$.04--The team whose draft I liked least is the Chicago Bears. After reaching at least a round for greenhorn guard Kyle Long with the No. 20 overall pick, the Bears followed that with Florida LB Jon Bostic in the second round. That too is a reach, albeit less of one. A credible argument could be made that Long wouldn’t have lasted to that 50th pick, just as Bostic was unlikely to last to their next pick, No. 117 in the fourth round. So if they truly wanted those players and felt they were the best value on the board at that pick, that’s understandable. What is inconceivable is that Long was the 20th best player on the Chicago draft board, or that Bostic was 50th. I actually graded out Long lower than the team’s fifth round pick, Louisiana Tech RT Jordan Mills. In apple-to-apple comparison between Mills and Long during Senior Bowl practices, it would be hard for anyone to say Long was the better player, and sure as heck not four rounds better. Instead of a project right guard and a maxed out inside linebacker, the Bears could have added any number of very talented defensive linemen or bolstered a very thin secondary.
The rest of the Bears draft featured three players I felt very strongly against: Rutgers LB Khaseem Greene, Georgia DE Cornelius Washington, and ex-Washington State WR Marquess Wilson. Greene probably fits in Chicago better than anywhere else, so I’m okay with the Bears taking him in the fourth round; he aggressively pursues turnovers and has a rare knack for forcing fumbles, which makes him fit right in with the organizational philosophy of the old regime. However, the Bears selected Greene over two backers I rated higher that went in the next three picks, Gerald Hodges and Sean Porter. Washington is a very impressive physical specimen but plays very passively and had no production at all in college despite playing opposite Jarvis Jones. Wilson either quit on Washington State or was dismissed angrily from the program after accusing Coach Mike Leach of abuse, depending on which side of the story you believe. There is decent potential with Wilson if he can handle the physical and mental rigors of the next level, but “quit on team” is a bigger red flag than the one flying over Tianamen Square.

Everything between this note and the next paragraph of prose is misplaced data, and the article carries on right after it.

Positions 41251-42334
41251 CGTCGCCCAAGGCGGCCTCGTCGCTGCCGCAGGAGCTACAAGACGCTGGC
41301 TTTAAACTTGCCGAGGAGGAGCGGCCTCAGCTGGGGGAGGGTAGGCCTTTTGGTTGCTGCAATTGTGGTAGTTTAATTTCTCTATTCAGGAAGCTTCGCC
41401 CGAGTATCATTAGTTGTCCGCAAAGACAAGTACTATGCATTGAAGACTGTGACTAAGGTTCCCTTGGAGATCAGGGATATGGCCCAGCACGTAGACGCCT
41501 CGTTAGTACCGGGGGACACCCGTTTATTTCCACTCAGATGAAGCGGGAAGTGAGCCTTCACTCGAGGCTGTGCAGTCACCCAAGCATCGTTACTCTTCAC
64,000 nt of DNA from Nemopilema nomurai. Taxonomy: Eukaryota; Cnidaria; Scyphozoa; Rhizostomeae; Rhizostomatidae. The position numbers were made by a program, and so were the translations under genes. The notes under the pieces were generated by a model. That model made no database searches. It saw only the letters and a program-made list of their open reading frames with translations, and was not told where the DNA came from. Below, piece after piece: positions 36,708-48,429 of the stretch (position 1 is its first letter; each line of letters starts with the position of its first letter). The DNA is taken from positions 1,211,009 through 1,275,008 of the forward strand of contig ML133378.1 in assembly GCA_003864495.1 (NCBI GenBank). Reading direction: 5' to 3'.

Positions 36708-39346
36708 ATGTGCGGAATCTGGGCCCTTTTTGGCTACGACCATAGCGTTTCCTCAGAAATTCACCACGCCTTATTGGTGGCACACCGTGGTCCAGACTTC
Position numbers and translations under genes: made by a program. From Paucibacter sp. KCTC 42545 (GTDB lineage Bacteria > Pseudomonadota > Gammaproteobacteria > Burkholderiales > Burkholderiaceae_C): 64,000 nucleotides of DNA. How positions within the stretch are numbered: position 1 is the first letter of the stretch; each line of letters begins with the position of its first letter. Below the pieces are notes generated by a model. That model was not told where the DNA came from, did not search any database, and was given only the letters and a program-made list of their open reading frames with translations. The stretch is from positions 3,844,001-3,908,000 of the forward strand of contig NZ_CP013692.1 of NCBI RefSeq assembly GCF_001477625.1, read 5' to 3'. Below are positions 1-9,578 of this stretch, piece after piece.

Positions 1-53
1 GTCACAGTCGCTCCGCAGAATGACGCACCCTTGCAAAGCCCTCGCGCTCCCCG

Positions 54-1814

$.05--The biggest story on Saturday was the first pick of that day, when the Philadelphia Eagles traded up a couple of spots to draft Matt Barkley. This development very nearly caused heads to explode, as analysis everywhere scrambled to reconcile the rationale that led to the pick. Surely Chip Kelly has to know Barkley is a very limited athlete! No way Barkley can possibly fit the frantic style of offense that Kelly ran at Oregon! They already have Michael Vick and Nick Foles, both of whom have better arms than Barkley! How in the world could this happen?!
While I’m not a big Barkley fan, I think this is a very strong pick for Philadelphia. Barkley might not ever amount to anything more than a functional backup, but for a fourth round pick that’s probably worth the gamble for a team with Vick and his 11-game-a-season max style of play. I believe this is a larger indicator that Chip Kelly is not going to be predictable in the NFL. If there’s one thing NFL coaches hate, it’s unpredictable opponents. Nearly everyone assumes that because Kelly ran a fast break offense at Oregon, he will do the same in the NFL. Maybe he will, but with Barkley he has given himself the ability to use more West Coast offensive schemes. I see this as a sign that Kelly might be embracing my long-held assertion that when a starting quarterback is struggling, it’s better to yank him and try something different than to go down with a clearly listing ship. Only a rare group of QBs ever achieve the “can’t yank” status, and Mike Vick sure isn’t one of those. Let’s say the Eagles are sputtering, Vick fumbles and throws an INT, and Philly trails 20-7 at halftime. Instead of hoping Vick magically improves, why not have a vastly divergent Plan B to fall on? Switching schemes mid-game can be tremendously effective…remember the genesis of the Wildcat, or the 2-man DL in Green Bay? Catching opponents off guard is a tremendous recipe for success, and Matt Barkley provides the Eagles with the chance to do that. I’m not sure he has the talent to do so, but nobody in the NFL knows Barkley better than Kelly and I have to trust his instincts here.
I thought the Eagles rallied to finish strongly in the draft after a very shaky first two days. I found Lane Johnson overrated and overhyped as the fourth pick, and Zach Ertz was a major reach at No. 35 for a team that already has a better version of him in Brent Celek. Bennie Logan in the third is a solid fit, but he very well could have been there for the Barkley pick. Interestingly, the players the Jaguars selected with the bounty from the Barkley trade are also strong choices. Ace Sanders brings an athletic dynamic to the slot and return games, while Demetrius McCray is a good late-round sleeper to stick as a press-man corner after a year on the practice squad. I love it when trades seem to work out for both teams.